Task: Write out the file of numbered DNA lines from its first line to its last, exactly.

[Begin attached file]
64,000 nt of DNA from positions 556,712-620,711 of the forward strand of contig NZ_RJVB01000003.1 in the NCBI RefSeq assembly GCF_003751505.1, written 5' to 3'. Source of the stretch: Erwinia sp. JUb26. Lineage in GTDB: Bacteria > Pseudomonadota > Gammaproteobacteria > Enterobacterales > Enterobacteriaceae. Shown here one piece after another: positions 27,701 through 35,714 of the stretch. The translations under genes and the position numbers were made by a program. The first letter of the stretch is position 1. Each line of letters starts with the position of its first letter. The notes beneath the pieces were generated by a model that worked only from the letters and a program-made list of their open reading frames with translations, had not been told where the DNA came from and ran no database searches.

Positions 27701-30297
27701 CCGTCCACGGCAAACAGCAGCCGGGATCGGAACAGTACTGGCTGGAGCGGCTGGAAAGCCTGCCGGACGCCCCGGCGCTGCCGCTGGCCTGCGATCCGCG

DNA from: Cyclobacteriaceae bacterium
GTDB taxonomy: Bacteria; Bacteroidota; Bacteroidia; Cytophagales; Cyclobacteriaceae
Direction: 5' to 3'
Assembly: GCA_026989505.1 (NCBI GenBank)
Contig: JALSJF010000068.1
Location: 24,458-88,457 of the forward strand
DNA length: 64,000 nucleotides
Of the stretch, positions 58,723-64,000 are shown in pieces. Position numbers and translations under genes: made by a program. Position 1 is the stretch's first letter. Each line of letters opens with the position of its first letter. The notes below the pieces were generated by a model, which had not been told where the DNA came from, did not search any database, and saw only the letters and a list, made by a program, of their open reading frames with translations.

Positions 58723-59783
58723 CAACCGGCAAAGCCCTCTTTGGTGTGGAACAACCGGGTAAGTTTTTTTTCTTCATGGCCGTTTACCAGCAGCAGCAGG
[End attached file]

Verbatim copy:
64,000 nt of DNA from positions 556,712-620,711 of the forward strand of contig NZ_RJVB01000003.1 in the NCBI RefSeq assembly GCF_003751505.1, written 5' to 3'. Source of the stretch: Erwinia sp. JUb26. Lineage in GTDB: Bacteria > Pseudomonadota > Gammaproteobacteria > Enterobacterales > Enterobacteriaceae. Shown here one piece after another: positions 27,701 through 35,714 of the stretch. The translations under genes and the position numbers were made by a program. The first letter of the stretch is position 1. Each line of letters starts with the position of its first letter. The notes beneath the pieces were generated by a model that worked only from the letters and a program-made list of their open reading frames with translations, had not been told where the DNA came from and ran no database searches.

Positions 27701-30297
27701 CCGTCCACGGCAAACAGCAGCCGGGATCGGAACAGTACTGGCTGGAGCGGCTGGAAAGCCTGCCGGACGCCCCGGCGCTGCCGCTGGCCTGCGATCCGCG

DNA from: Cyclobacteriaceae bacterium
GTDB taxonomy: Bacteria; Bacteroidota; Bacteroidia; Cytophagales; Cyclobacteriaceae
Direction: 5' to 3'
Assembly: GCA_026989505.1 (NCBI GenBank)
Contig: JALSJF010000068.1
Location: 24,458-88,457 of the forward strand
DNA length: 64,000 nucleotides
Of the stretch, positions 58,723-64,000 are shown in pieces. Position numbers and translations under genes: made by a program. Position 1 is the stretch's first letter. Each line of letters opens with the position of its first letter. The notes below the pieces were generated by a model, which had not been told where the DNA came from, did not search any database, and saw only the letters and a list, made by a program, of their open reading frames with translations.

Positions 58723-59783
58723 CAACCGGCAAAGCCCTCTTTGGTGTGGAACAACCGGGTAAGTTTTTTTTCTTCATGGCCGTTTACCAGCAGCAGCAGG